The Reserve Bank of Australia (RBA) made the decision in its board meeting today to keep the cash rate at the record low 0.25%.

The cash rate at the beginning of March was 0.75% before two cash rate cuts worth a total of 50 basis points -the first time two cuts have ever taken place in a single month.  

The RBA deemed another rate cut was not necessary today, and it had previously stated the cash rate had reached its floor and ruled out negative interest rates in Australia.

"Members also agreed that the cash rate was now at its effective lower bound," it said in the minutes of its emergency March meeting.

"Members had no appetite for negative interest rates in Australia." 

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A hold was also the expected outcome predicted by an overwhelming majority of economists in Australia.

Bloomberg's monthly survey of top economists returned a unanimous 0.25% cash rate hold result. 

Senior economists from major banks had also stated there would be no movement.

"After all the fireworks last month we don’t expect any surprises from the RBA today," NAB economist Rodrigo Catril said.

"The RBA is broadly expected to keep policy – the cash rate, yield curve control and QE – unchanged."

What the RBA said

As he has done in recent statements, RBA Governor Philip Lowe mentioned the coronavirus and its effect on the economy frequently. 

"The coronavirus remains first and foremost a very major public health issue, but it is also having very significant effects on economies and financial systems around the world," Governor Lowe said. 

"Many countries are expected to experience large economic contractions as a consequence of the public health response. Large increases in unemployment are also expected.

"Once the virus is contained, a recovery in the global economy is expected, with the recovery supported by both the large fiscal packages and the significant easing in monetary policy that has taken place."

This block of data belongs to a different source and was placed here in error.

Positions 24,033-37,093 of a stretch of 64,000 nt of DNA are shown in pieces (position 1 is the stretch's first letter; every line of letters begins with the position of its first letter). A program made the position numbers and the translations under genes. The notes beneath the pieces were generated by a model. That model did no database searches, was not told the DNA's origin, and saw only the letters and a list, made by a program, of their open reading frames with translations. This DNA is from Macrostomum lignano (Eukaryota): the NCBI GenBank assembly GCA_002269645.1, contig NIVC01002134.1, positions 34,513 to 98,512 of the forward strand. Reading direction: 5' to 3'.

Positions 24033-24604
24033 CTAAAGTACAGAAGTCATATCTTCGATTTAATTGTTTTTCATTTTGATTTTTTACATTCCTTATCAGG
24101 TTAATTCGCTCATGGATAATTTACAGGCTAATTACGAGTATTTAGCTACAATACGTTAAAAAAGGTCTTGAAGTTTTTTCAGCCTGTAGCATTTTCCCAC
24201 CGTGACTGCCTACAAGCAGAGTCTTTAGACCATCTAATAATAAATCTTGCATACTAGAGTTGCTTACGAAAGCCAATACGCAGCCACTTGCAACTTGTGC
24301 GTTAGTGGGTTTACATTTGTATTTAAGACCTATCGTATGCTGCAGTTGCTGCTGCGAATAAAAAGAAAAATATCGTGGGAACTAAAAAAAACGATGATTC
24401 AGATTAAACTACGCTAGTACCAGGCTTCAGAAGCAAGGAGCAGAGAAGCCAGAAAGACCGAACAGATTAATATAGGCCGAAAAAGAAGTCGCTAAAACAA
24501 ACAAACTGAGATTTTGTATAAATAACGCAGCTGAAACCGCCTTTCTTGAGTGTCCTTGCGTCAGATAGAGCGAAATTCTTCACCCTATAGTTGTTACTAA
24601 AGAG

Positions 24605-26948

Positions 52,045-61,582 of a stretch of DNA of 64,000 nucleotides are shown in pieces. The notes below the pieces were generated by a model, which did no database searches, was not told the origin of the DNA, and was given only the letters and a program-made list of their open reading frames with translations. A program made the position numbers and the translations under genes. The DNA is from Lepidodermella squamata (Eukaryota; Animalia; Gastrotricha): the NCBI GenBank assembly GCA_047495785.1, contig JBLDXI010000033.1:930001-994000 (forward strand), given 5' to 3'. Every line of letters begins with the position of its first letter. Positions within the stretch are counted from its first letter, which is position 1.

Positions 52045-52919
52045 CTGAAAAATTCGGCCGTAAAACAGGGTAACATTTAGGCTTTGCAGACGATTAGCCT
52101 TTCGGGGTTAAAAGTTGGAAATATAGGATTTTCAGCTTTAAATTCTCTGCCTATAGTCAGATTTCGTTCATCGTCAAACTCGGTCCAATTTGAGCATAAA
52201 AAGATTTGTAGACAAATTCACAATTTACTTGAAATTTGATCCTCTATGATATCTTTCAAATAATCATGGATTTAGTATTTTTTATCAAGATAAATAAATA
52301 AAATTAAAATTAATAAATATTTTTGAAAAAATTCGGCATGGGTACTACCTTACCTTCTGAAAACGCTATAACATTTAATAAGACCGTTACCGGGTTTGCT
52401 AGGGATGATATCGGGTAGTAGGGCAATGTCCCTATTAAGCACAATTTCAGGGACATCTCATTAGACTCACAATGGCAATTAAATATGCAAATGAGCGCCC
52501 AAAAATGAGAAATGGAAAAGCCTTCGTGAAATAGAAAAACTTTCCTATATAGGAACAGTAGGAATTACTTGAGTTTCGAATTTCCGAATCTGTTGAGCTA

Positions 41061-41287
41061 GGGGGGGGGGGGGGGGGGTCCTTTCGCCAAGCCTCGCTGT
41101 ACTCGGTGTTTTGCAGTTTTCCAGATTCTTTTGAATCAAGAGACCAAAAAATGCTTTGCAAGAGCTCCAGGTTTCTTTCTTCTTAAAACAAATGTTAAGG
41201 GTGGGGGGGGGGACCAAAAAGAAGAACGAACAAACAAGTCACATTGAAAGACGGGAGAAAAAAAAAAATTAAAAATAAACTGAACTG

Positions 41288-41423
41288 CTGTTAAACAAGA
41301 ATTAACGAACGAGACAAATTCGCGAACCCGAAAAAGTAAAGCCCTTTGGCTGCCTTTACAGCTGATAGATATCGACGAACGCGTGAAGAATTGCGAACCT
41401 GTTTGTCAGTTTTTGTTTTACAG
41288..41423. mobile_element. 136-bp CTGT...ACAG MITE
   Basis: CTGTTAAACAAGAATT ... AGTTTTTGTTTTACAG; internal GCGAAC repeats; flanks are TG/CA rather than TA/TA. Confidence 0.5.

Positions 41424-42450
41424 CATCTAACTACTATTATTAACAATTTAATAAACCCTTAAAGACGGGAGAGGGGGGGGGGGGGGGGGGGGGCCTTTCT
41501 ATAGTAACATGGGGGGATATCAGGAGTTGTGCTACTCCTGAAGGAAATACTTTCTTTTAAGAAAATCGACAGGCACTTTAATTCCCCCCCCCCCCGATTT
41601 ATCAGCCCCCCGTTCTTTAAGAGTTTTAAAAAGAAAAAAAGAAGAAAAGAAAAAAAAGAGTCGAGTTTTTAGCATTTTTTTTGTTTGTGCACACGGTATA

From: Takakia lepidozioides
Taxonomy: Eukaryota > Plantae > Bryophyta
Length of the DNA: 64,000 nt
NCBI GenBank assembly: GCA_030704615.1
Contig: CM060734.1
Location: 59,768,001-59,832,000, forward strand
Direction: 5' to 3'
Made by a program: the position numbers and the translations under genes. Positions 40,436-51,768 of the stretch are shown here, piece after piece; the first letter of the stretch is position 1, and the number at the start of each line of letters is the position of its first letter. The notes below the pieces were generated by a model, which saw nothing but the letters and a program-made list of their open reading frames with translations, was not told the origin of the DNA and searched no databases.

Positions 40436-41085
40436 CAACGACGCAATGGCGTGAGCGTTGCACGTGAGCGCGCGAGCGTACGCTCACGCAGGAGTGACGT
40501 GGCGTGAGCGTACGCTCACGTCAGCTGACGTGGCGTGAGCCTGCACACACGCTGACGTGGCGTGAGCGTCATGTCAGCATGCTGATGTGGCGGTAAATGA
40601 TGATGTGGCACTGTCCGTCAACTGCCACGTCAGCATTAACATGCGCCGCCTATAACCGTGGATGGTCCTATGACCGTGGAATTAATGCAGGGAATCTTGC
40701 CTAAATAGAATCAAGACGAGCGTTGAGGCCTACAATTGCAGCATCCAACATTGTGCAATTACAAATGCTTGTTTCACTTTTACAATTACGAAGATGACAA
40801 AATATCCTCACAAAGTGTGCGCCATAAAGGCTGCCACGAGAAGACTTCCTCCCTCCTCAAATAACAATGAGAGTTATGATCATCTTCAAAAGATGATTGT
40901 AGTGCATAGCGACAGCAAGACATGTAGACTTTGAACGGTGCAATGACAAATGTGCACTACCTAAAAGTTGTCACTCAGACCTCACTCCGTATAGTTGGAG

Governor Lowe also touched upon the recent introduction of quantitative easing (QE), which will see the Reserve Bank purchase billions of dollars worth of government and secondary market bonds to help fund financial market activity, aka easing monetary policy by injecting huge quantities of cash into the economy.

"Since this target was introduced, the Bank has bought around $36 billion of government bonds in secondary markets, including bonds issued by the states and territories. The Bank will continue to promote the smooth functioning of these important markets," he said.

"The coordinated monetary and fiscal response, together with complementary measures taken by Australia's banks, will soften the expected contraction and help ensure that the economy is well placed to recover once the health crisis has passed and restrictions are removed.

"The Board is committed to doing what it can to support jobs, incomes and businesses as Australia deals with the coronavirus. The comprehensive policy package announced last month will also support the expected recovery.

"The Board will not increase the cash rate target until progress is being made towards full employment and it is confident that inflation will be sustainably within the 2–3% target band."

According to CoreLogic Head of Research Eliza Owen, the current cash rate may now be in place for years to come. 

"No doubt the RBA will be closely monitoring the impact of record low interest rates and other stimulus measures on the economy," Ms Owen said. 

"To date, the policy announcements from the RBA and other sectors of government have been well received with the overall level of stimulus now getting close to 17% of Australian GDP."

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